Alex Nowrasteh, an Immigration Policy Analyst for the Cato Institute’s Center for Global Liberty and Prosperity, recently posted an optimistic article in the Huffington Post entitled “Immigration is Delayed, Not Dead.”
Nowrasteh presents compelling evidence for optimism in the current political maelstrom that is immigration reform. He cites both ideology and political self-interest as reasoning behind the Republican House’s motivation to pass immigration reform in 2014.
Ideology is extremely important when examined critically. First, Republicans aim to support free-market economies and oppose big government, which, according to Norasteh, is a direct contradiction to their lack of support for immigration reform. Without immigrants to continue working, the free market economy stalls, and big government has no choice but to intervene and support those who cannot support themselves.
In support of this idea, Nowrasteh states, “Free-markets require mobility of workers that can move to economic opportunities, but government immigration regulations hinder that. Workers are a huge part of our economy and immigration reform will, to a small but important degree, free up that market to our economy’s benefit.”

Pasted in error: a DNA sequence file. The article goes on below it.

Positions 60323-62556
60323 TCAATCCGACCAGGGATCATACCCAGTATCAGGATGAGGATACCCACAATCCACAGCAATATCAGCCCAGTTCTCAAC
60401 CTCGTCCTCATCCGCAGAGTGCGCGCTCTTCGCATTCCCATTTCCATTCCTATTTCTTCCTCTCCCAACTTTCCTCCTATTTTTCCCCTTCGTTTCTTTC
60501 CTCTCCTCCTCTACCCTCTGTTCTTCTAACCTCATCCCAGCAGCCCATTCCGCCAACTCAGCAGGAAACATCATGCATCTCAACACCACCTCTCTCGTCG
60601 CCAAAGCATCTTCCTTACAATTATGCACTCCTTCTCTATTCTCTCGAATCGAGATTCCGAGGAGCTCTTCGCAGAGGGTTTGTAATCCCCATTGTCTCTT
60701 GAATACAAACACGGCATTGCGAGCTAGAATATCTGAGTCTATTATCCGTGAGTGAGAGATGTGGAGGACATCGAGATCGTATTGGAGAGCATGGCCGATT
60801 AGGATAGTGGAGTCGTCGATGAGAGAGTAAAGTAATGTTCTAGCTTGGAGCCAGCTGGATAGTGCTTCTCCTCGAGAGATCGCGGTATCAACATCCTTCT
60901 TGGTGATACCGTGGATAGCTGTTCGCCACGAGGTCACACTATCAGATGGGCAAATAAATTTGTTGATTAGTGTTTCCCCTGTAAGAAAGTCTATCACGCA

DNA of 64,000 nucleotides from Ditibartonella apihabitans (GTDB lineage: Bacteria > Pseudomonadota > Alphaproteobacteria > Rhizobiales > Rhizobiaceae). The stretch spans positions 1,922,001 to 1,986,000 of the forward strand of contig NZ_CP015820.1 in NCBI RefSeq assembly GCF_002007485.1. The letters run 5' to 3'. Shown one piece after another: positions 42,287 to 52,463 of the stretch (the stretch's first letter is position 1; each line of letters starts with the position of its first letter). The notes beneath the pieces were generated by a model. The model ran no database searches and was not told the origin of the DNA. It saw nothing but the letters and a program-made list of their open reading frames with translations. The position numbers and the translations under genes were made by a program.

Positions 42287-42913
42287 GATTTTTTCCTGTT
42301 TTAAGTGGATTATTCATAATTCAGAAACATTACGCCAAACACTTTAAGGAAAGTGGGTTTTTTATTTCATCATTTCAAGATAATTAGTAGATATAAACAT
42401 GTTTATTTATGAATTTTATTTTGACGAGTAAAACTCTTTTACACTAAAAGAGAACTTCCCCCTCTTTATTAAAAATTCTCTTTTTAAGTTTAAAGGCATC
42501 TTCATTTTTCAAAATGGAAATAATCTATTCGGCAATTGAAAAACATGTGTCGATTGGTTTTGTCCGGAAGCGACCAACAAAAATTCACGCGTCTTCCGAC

By providing economic benefit, there should be no qualms for immigration reform, right? Wrong. Political self-interest, according to the author, plays a large part in anti-immigration debate, too. Whether we like it or not, this nation was, and continues to be, built by immigrants. Republicans who oppose immigration reform do not have the greatest footing amongst the large immigrant population in the United States, obviously.
Nowrasteh cites New Jersey and Virginia’s gubernatorial races as evidence for his claim. New Jersey Governor Chris Christie, a supporter of immigration reform, won a landslide victory in the state with 51% of the Hispanic vote. Yet, Rep. Ken Cuccinelli, who lost his race for Governor of Virginia, a vehement opposer of immigration reform, only received 29% of the Hispanic vote in his home state.
These numerical values may not seem like much, but in the world of politics it is imperative that candidates recognize their constituency. According to Nowrasteh, “There are 11.7 million unauthorized immigrants in the United States who will not give up asking for legal status.” Meaning, these people will not give up their U.S.-born children, families and jobs on fear of deportation. Immigration reform can, and will happen, if the opposition simply re-evaluates their perspective.